Englishman loved the Camino, complains of 'too many Irish'

Camino Today News loves meeting pilgrims and hearing their heartwarming and touching stories so today we begin a special feature which we will call 'Meet the Pilgrims', in it we will talk to people who recently walked the Camino to find out what was so special about their Camino.

Reginald is from Southern England. He owns 'several hundred acres' of Wilshire which he farms. He loves history and walked the Camino to experience Europe's architectural and ecclesiastical heritage at first hand. He tells us about his experience.

"The Camino was great, but there was far too many Irish."

Reginald continues, a look of profound sadness on his handsome face.

"I was friendly to them at first, one has to make an effort with the lower orders, but unfortunately that seems to just lead them on. You see, when I first encountered them I made the mistake of telling them that my maternal grandmother was born in Ireland, her family owned Waterford you see, before..."

Close to tears now Reginald takes a drink of his G&T before stiffening his upper lip and continuing.

"They seemed to take this to mean that I considered myself 'one of them', so to speak. I really don't know how they got that impression but unfortunately once this idea was implanted it seemed dislodging it became out of the question, so to speak."


"What do you mean 'one of them'?"

"They seemed to get the impression I was Irish like them. They started calling me Pat. They said it was my 'Paddy name'. Every time I saw them they'd slap me on the back putting their horrible porcine faces close to mine so I could smell the stale alcohol, cigarettes and potatoes on their breath, saying things like 'Shure you're one of us now Pat', 'Give Pat a bottle of Patchy.' Patchy was their name for Patcharan, a foul tasting local liquor of the type that civilised people use for stripping paint. They seemed to drink it 24 hours a day."

"The most obnoxious of them was called 'Bottles' because he drank a bottle of Patcheran every morning for breakfast. Every morning I'd see them as I was leaving the albergue birght and early. They'd be in the kitchen drinking Patchy from the bottle and mixing it with coffee and when they saw me they'd start shouting, 'Top of the morning Pat', 'Begorrah tis a grand soft day Pat', 'Pat is a grand lad', 'Pat is one of our own', etc., etc. Outrageous I tell you, simply outrageous."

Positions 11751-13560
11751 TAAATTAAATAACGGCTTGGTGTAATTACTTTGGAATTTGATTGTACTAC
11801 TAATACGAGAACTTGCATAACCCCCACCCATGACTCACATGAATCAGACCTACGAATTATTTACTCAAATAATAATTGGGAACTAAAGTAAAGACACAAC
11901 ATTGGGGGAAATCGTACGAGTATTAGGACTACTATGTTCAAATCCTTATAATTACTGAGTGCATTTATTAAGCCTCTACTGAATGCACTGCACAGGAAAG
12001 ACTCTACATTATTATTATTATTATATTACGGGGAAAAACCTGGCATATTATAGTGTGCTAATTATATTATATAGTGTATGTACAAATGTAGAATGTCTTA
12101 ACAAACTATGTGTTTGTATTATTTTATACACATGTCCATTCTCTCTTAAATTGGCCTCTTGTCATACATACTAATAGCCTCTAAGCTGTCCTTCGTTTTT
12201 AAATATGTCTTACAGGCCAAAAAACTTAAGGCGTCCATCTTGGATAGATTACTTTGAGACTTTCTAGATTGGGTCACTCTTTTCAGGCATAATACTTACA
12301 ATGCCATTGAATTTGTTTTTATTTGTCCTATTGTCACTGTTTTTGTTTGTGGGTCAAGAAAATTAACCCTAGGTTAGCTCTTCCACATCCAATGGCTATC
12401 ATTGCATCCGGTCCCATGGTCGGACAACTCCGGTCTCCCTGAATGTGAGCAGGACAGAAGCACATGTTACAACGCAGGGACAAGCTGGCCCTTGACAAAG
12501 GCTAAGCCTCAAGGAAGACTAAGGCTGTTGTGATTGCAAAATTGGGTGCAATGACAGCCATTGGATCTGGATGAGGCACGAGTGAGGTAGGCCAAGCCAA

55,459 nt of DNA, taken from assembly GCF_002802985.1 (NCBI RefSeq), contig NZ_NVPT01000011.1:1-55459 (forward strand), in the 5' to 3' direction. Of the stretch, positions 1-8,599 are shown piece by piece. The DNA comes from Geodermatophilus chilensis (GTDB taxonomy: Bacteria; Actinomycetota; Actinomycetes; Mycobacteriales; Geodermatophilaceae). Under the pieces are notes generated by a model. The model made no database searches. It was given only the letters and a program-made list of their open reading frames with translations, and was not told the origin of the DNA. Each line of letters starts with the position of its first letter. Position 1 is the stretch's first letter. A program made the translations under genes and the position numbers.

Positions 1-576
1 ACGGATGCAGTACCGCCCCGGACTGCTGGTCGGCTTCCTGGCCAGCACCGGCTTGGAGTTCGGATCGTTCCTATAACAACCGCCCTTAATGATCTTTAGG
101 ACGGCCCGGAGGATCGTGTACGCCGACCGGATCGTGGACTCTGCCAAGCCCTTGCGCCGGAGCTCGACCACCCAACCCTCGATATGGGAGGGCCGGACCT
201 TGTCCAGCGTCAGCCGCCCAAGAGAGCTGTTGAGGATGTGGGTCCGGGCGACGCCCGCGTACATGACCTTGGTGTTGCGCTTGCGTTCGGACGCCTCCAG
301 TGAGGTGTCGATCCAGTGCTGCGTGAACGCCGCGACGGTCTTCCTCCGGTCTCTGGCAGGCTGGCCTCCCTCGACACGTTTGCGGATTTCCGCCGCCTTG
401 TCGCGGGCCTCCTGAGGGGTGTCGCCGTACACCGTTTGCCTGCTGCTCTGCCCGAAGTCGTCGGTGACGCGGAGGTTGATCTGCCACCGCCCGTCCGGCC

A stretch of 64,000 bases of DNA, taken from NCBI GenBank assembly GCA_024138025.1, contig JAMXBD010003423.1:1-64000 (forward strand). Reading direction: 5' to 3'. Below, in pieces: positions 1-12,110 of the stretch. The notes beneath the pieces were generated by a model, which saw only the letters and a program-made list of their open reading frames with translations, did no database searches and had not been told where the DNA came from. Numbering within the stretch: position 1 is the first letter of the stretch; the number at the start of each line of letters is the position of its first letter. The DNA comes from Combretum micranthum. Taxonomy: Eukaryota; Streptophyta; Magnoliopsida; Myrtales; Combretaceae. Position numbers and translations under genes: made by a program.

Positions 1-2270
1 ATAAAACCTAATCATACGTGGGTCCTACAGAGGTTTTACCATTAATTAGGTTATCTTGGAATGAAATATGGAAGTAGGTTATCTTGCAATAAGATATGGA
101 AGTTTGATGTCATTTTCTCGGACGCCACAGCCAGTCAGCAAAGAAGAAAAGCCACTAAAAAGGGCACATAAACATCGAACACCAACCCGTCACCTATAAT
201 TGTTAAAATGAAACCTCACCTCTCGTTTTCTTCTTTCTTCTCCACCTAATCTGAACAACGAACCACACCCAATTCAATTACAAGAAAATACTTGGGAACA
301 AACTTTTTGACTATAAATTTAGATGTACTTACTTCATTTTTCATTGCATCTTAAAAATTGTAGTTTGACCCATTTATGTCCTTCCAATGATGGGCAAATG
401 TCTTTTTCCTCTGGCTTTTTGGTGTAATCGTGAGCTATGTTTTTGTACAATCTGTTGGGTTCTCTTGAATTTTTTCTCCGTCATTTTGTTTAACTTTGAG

"The worst thing is every day when I arrived where I was going they'd be there ahead of me sitting on the main Street drinking beers 'for de turst'. When they saw me they'd start shouting 'Pat! Pat! Come over here Pat and have a drink with your fellow Irishmen'. It didn't matter how fast I walked every evening when I arrived at my destination they'd be there waiting, despite having left the albergue long after I did and despite not having put in an appearance at all on the day's walk. I'm sure they were taking the bus or they had a car or something, it just wouldn't be possible otherwise."

Pushed to explore other more positive aspects to his Camino Reginald mentioned the impressive historic buildings, great Gothic cathedrals, Romanesque monasteries, ancient pilgrim hostels.

But it seemed the majestic sweep of European history had been somewhat ruined for Reginald by the boystrous behaviour of his neighbours from across the Irish Sea.

"After Brexit we'll put a stop to this. Johnny foreigner will have to learn his place and that includes the Irish! The Irish will just be here to build a proper English designed road for decent English pilgrims (and maybe a few Germans) and we'll teach the Daygos how to make a proper cup of tea."

'His arse from his elbow'

CTN caught up with the two Irishmen in question on the terrace of a bar on Santiago's Rua Franco. They refused to give their real names for "security reasons" and insisted on being called Bottles and Patchy (with a Y). When asked about Pat's, sorry Reginald's complaints about them Bottles replied.

"Sure don't mind dat eejit! He doesn't know his arse from his elbow. We were only havin' the craic!"

Patchy quickly added.

"Pat is a grand fella. We had great craic with him! He's a proud Irishman"

When challenged about why they insisted on referring to Reginald as Irish when he clearly wasn't they laughed and gave the following explanation.

"We tell him he's Irish because we know that he [EXPLETIVE DELETED] hates us!"

They paused to laugh uproariously for several minutes before ordering four rounds of drinks ("de glasses is awful shmall here").

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